Coyotes are wild animals that can cause harm to your pets or even little children. Thus, it is important not to tolerate them coming around your space. So, what can you do to keep these animals at bay from your house? In this article, we will walk you through 13 practical strategies to do that.
Coyotes are elusive animals, always looking for a nice, shady spot to hide away from the open. If they enter your space, they are either looking for food, a hiding place, or both. To discourage coyotes from coming around, below are a few strategies you can try out:
- Place guard animals in your yard.
- Use motion-sensor alarms and motion-detector lights.
- Use deterrents like perfume, cologne, predator urine, etc.
- Avoid leaving your pets outdoors, especially at night and in the morning.
These are a few strategies. We will discuss several others in the article.
We will discuss 13 tested and proven strategies for keeping coyotes at bay and answer some common questions about handling coyote infestation.
13 Ways to Keep Coyotes Away
Coyotes, by nature, are reclusive animals that avoid direct human contact. However, due to the world’s rapid development, they have adapted to urban environments. As a result, coyotes have seemingly lost their fear of human neighborhoods and are adapting to human presence.
One must adapt specific strategies to keep these animals away and prevent them from returning. Some of the best anti-coyote techniques are:
1. Create Physical Barriers
If you face random coyote invasions at home, you may need to safeguard your property to deter them. One way to do this is to erect physical barriers like fences and enclosures.
Since coyotes are jumping animals, keep fences at seven feet or more to keep these unwanted guests out. You can add coyote rollers or an outward extension to make the wall harder to climb.
Most people go for slat or chain link fencing. If you choose to do this, ensure that the slats are close together. Smaller coyotes can wiggle through if the slats are too broad, rendering the fence a useless barrier.
Another option is erecting an electric fence, as the shock can discourage coyotes from climbing.
Electric fences are not selective. While they effectively deter coyotes, they can shock any human or pet that touches them.
The hazards associated with this option make it a wrong choice if you live with children or pets. If you consider it unsafe, you can erect sheds or other physical barriers.
2. Don’t Offer Coyotes a Free Meal
Coyotes love a free-for-all buffet. Their sensitive nose will draw them to food sources like open trash cans and exposed pet food.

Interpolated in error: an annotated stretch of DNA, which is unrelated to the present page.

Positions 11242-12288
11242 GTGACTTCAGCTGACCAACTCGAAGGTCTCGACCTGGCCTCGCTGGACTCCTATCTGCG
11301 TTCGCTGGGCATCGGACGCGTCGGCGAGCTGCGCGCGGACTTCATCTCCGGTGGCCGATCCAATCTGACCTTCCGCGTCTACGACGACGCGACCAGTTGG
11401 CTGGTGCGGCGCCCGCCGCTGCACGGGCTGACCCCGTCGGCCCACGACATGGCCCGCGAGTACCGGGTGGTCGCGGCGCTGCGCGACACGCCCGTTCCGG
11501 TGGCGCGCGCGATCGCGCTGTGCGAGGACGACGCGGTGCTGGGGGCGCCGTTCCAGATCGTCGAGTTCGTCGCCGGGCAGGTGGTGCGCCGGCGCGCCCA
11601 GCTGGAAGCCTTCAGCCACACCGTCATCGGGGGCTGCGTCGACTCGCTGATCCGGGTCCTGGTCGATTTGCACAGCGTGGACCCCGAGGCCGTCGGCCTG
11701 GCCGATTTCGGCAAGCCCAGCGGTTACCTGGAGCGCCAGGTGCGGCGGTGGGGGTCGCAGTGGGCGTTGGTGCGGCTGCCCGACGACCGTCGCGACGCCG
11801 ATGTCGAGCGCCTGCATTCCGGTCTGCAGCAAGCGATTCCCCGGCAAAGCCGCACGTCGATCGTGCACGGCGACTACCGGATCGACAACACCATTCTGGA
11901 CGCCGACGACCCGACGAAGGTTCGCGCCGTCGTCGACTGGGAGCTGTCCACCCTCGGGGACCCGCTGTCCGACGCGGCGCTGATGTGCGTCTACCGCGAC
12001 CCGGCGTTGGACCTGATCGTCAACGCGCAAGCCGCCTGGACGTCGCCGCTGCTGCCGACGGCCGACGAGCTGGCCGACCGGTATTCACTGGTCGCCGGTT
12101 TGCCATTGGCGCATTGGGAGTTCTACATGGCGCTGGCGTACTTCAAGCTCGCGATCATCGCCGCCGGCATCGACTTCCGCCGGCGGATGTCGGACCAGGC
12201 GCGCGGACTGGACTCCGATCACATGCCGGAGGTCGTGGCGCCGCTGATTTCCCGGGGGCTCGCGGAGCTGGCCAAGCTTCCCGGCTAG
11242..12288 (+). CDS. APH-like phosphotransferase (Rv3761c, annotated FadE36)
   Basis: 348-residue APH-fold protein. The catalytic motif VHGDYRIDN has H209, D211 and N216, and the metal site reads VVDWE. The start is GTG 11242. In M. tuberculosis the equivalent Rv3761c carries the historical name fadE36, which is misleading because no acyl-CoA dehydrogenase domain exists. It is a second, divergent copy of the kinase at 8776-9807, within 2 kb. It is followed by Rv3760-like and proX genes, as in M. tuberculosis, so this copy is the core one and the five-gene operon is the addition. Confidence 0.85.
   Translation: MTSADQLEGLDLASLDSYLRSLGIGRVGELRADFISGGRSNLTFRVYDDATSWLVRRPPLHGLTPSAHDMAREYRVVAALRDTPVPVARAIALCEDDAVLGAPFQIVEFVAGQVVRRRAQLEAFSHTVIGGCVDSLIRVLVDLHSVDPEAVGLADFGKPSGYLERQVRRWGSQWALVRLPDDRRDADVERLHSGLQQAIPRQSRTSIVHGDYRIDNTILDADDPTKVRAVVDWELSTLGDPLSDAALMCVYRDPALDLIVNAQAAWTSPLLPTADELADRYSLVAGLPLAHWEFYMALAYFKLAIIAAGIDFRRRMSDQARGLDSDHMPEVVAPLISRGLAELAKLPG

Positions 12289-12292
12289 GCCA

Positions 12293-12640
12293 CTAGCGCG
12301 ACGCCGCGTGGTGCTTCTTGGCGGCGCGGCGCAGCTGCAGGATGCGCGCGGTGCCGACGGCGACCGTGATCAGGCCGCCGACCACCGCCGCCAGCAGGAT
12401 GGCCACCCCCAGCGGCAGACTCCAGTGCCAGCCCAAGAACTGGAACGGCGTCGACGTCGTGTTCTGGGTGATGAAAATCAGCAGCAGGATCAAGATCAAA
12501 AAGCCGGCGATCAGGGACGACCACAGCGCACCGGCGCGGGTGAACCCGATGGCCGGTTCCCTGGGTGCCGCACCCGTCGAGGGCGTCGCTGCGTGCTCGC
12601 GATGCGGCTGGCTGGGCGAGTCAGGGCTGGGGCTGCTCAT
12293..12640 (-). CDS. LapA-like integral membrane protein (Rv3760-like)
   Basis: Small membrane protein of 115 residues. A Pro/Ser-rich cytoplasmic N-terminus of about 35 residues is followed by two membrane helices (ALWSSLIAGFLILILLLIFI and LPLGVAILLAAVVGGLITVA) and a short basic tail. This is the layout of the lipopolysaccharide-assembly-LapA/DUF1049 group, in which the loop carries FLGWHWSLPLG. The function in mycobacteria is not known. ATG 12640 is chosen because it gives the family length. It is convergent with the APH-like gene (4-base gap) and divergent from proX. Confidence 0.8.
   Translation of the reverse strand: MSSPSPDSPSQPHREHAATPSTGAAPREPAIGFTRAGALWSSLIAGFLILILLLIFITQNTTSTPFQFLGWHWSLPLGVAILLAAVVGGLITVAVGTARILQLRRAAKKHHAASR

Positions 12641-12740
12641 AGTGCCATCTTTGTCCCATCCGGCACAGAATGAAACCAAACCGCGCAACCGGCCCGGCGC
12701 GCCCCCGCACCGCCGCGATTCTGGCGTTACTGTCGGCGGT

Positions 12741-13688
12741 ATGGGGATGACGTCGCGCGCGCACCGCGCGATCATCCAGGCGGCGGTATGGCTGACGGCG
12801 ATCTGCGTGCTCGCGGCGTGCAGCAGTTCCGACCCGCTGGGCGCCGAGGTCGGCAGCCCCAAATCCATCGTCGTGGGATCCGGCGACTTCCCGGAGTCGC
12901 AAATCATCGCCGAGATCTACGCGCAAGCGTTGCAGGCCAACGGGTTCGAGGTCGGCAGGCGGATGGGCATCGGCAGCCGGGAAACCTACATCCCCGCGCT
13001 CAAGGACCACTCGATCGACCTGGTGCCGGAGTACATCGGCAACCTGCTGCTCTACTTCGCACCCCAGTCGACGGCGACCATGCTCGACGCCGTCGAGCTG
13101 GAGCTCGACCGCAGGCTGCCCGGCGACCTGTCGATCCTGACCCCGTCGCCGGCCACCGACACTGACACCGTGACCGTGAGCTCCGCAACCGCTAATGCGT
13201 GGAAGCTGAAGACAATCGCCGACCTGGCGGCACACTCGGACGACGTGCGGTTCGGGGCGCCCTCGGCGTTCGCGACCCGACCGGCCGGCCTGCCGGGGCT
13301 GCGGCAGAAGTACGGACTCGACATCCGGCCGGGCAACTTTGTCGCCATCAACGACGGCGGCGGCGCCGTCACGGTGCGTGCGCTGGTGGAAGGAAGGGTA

Offering them free food, intentionally or not, will have them running to your yard daily. Worse, they may even bring their crew along and cause more problems for you.
Even if you admire coyotes, don’t encourage them. These animals are wild and unpredictable. So, getting them used to human presence is a bad idea. They can get irritable and attack your neighbor’s pets—a problem you don’t need. But here’s what you can do to prevent this from happening.
Gather your trash and compost waste into secure bins so the smell doesn’t draw coyotes from a distance. Pick up fallen fruits from your garden before they rot and attract coyotes with a rotten smell.
Then, feed your pets indoors and clear all traces of pets from the yard and garden. Remove food bowls, and sweep up crumbs after feeding your pets.
3. Use Predator Urine as a Repellant
Although coyotes are predators, they don’t rank at the top of the list. So, they tend to avoid areas where larger and scarier predators live. Among animals’ circles, urine is one way to mark territory. Thus, you can use predator urines for these annoying animals.
However, which predator urine depends on the particular area. For best results, choosing from one of the predators that frequent your living space is advised. The reason is that coyotes are already familiar with the smell, which will serve as a warning signal. Urine from wolves or mountain lions is the most popular option, but you can research and select whatever is available.
Note that predator urine has an unpleasant smell. So, it is advisable to use them only on the perimeter of your property and not in the yard. This option is best for rural areas, as the smell can discomfort your neighbors in an urban dwelling.